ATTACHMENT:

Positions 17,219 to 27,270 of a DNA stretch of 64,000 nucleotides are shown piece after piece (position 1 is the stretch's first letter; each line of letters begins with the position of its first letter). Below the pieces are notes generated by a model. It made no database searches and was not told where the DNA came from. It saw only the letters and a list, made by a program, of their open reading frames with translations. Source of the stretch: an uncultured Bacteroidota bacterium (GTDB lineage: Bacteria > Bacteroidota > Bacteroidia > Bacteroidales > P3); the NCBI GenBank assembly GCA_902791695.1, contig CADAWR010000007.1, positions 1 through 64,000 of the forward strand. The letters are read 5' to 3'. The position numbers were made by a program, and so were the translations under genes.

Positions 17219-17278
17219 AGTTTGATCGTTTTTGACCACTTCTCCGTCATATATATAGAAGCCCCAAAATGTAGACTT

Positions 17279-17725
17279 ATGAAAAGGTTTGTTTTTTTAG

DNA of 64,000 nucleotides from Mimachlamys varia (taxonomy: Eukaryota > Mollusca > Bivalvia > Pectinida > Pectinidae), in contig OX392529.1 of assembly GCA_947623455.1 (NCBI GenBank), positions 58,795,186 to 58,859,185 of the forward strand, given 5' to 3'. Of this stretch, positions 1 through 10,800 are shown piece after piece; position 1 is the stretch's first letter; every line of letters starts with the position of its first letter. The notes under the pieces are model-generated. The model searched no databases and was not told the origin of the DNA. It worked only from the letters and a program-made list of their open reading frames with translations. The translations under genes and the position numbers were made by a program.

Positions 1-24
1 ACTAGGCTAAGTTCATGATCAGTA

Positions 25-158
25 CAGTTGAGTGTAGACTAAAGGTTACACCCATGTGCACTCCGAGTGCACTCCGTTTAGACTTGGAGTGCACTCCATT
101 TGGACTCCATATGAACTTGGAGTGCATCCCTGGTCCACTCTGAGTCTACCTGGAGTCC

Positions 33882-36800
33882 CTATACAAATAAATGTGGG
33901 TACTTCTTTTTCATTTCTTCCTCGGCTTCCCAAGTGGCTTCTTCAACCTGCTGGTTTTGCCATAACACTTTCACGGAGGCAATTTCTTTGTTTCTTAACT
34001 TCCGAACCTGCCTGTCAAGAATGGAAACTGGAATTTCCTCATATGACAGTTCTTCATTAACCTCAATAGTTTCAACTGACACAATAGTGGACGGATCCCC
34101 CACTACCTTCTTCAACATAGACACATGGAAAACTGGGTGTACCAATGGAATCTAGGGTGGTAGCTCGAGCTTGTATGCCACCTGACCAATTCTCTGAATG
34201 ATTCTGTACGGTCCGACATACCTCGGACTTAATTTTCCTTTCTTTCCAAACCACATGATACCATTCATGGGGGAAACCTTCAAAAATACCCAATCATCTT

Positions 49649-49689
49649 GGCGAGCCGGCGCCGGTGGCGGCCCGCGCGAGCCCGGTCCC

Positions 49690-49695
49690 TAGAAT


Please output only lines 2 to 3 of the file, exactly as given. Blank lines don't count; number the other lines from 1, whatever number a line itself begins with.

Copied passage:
Positions 17219-17278
17219 AGTTTGATCGTTTTTGACCACTTCTCCGTCATATATATAGAAGCCCCAAAATGTAGACTT